As a child, many exciting summer days started before the sparrows were out of bed! My brother and I were thrilled to watch the sun rise through the trees as Grandma drove us to a favourite picnic spot in the woods where we’d enjoy breakfast, cooked on her camping stove, completely immersed in a symphony of birdsong. Magical! There are many wonderful wild places to visit in Oxfordshire, where children can explore, play, and learn about nature and wildlife. One of my favourites is Letcombe Valley Nature Reserve: nestling in the pretty village of Letcombe Regis, and set against the backdrop of rolling chalk downland in the North Wessex Downs Area of Outstanding Natural Beauty. I recently visited the reserve on a sunny morning when everything around me was fresh and vibrant, a wonderful experience for all the senses. Many different shades of green in the meadows, trees and hedges contrasted with splashes of blue and white from the bluebells, violets and garlic mustard. The heady scent of freshly-crushed herbs and grasses filled the air as I walked along the paths and then stopped to listen as robins vocally competed with wrens. How could such small birds make such a huge sound? No matter how many times I go to Letcombe Valley there’s always a new wildlife experience. As I stood, taking in the beauty of the woodland coming into leaf, a flash of white caught my attention; and I spotted a tree creeper hopping in spirals around a tree. The little tawny brown bird was so close, I could hear the scratchy sound of its beak tapping and probing the bark for tasty spiders and insects. The best part of the reserve, for me, is Letcombe Brook, a classic chalk stream that comes straight off the Downs. Further along the woodland path I heard the characteristic plop as a water vole dropped into the brook; I don’t need to see it to know it’s there. The best way to see wildlife is to let it come to you. ‘Kevin’ the resident kingfisher often obliges if you sit quietly on a log seat beside the brook, listening to the sound of water gently trickling over stones and watching the trout chasing the newly-emerged mayflies through the riffling water. Nature reserves such as Letcombe Valley offer not only a haven to wildlife but provide a wonderful natural ‘sensory playground’ for everyone. There’s a pushchair-friendly surfaced path to the centre of the reserve where coots and moorhens will be dabbling around on the lake. This is a great spot for a picnic with the kids. A walk along the brook through the trees is an easy amble for little legs, although the steps at the end of the path may seem a bit like mountains, but an exciting climb nonetheless. Letcombe Valley is a nature reserve open all year for everyone in the community to enjoy exploring and discovering a new wildlife experience every time they visit. The variety of habitats, such as damp wooded banks close to the brook and sunny open areas with well-drained chalk soil, enables many different wild flowers and insects such as bees and butterflies to thrive here. Recent visitors will have noticed a new fenced enclosure for sheep to graze the chalk grassland. This is a traditional way of managing this rare type of habitat, to reduce nettles and scrub and encourage smaller delicate wild flowers. This summer come along and see more harebells and small-leaved thyme nestling among the grasses.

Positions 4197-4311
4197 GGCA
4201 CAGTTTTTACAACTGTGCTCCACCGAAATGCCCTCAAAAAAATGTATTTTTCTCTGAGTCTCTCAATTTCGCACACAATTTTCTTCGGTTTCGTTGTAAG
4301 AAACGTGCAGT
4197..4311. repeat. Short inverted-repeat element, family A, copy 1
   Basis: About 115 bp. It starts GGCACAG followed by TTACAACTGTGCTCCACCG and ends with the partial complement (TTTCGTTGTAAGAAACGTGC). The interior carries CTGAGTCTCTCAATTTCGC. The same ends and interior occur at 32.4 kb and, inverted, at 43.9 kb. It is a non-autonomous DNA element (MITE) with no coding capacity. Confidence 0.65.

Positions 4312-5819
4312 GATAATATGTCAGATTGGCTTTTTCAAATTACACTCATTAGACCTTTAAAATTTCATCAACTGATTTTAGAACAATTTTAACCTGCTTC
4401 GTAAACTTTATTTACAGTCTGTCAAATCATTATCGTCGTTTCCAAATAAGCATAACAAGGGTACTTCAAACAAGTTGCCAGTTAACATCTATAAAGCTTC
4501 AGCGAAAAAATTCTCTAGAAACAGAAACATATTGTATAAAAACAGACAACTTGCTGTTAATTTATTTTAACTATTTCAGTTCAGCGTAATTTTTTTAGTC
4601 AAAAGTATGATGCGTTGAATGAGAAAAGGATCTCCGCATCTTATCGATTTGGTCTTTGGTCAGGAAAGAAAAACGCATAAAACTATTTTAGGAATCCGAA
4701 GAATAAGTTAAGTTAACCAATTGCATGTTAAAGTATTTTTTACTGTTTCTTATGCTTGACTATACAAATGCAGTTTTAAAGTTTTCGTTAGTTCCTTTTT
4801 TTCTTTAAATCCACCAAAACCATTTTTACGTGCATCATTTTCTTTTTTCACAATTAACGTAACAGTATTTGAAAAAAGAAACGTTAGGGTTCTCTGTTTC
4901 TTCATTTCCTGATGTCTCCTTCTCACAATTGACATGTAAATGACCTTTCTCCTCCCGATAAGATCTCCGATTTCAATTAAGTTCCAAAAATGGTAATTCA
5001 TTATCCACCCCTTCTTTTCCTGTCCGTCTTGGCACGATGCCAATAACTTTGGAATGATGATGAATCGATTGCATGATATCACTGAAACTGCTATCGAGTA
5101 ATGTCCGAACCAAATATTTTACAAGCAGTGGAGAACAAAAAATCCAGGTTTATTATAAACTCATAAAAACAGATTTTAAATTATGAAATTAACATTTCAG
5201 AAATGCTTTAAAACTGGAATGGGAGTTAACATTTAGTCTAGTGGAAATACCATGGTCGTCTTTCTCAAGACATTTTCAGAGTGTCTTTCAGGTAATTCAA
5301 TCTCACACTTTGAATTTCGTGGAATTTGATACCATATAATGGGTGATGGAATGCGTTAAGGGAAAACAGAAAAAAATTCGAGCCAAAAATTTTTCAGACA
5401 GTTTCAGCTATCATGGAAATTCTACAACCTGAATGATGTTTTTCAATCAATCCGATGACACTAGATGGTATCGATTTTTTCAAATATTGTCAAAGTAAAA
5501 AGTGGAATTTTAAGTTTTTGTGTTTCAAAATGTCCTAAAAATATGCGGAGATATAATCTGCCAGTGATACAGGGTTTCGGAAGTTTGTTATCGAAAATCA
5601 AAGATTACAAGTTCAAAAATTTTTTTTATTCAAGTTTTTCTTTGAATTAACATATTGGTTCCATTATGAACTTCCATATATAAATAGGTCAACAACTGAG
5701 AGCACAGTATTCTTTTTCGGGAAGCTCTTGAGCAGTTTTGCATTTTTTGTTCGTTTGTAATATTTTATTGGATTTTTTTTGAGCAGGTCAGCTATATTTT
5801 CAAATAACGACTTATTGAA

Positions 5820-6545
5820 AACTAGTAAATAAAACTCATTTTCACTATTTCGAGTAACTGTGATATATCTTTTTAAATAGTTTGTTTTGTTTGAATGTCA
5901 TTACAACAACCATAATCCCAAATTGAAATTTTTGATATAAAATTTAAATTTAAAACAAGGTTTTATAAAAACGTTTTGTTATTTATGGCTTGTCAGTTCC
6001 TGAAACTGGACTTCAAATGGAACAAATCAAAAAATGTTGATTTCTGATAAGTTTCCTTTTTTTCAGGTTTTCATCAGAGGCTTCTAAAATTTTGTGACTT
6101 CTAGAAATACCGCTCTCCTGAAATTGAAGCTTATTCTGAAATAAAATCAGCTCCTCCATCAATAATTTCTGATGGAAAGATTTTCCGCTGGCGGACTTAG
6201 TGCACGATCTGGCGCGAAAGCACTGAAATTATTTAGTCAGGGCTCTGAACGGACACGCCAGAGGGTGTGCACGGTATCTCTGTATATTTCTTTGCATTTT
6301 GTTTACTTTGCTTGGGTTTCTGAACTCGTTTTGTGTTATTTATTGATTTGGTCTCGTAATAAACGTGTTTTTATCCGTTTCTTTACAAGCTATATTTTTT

1:17pm Wednesday 22nd May 2013
I don’t need Friends of the Earth, whose efforts at protecting bees I commend to all, to tell me that bees are in decline. A video taken in my old garden at Hook Norton in 1996 is proof enough. Some 12 years after it was taken I watched for the first time in disbelief. Above the flowers there was a constant flow of movement as bees, hoverflies and other invertebrates moved through the garden like a spinning thread. I’m afraid I rarely see that 17 years on, despite the fact my garden at Spring Cottage is full of bee-friendly flowers. It is very depressing. I’ve been into bee watching since the early 1980s, when I tracked red-tailed bumble bees in Northamptonshire, to help bee research. I remember being unsure whether they were red-tails (Bombus lapidarius) or not because the bees were so small. Eventually I had to send one off to Cambridge University for confirmation. I learnt not to go on size, but markings. A red tail has a black body and a red tail, but when a colony is young the first bees out are very small. I got very excited when I had a nest under my study window recently, although most nests are only used for one year. Every year the lawn is covered with little grey pyramids of soil, set round neat holes and these are made by hundreds of Ashy mining bees (Andrena cineraria) active in late Spring. I find I cannot weed out the blue muscari bulbs which pop up announced as much as I would like to, because these mining bees forage on them all the time. We have the Tawny mining bee (Andrena fulva) in another area, although there are far fewer. Bee flies predate the mining bees by dropping their eggs from the air in Dambuster style. We think we also have the predatory Cuckoo bee Nomada lathburiana, though at first we thought it was digger wasp. The bee flies flock to the primroses with their permanently straight proboscis jutting out. We allow everything free rein, all part of being green for you can’t discriminate between predator and pest, or divide saint from sinner. Eventually they balance themselves out. The chief causes of decline are loss of habitat, particularly our flower-rich meadows. Many were ploughed up in the Second World War, but it’s still happening today. Too many fields offer a monoculture useless for wildlife. Pesticides and herbicides have reduced wild flowers on the verges and headlands and verge mowing and car exhausts have both added too much nitrogen, encouraging coarser plants.
10:06am Wednesday 1st May 2013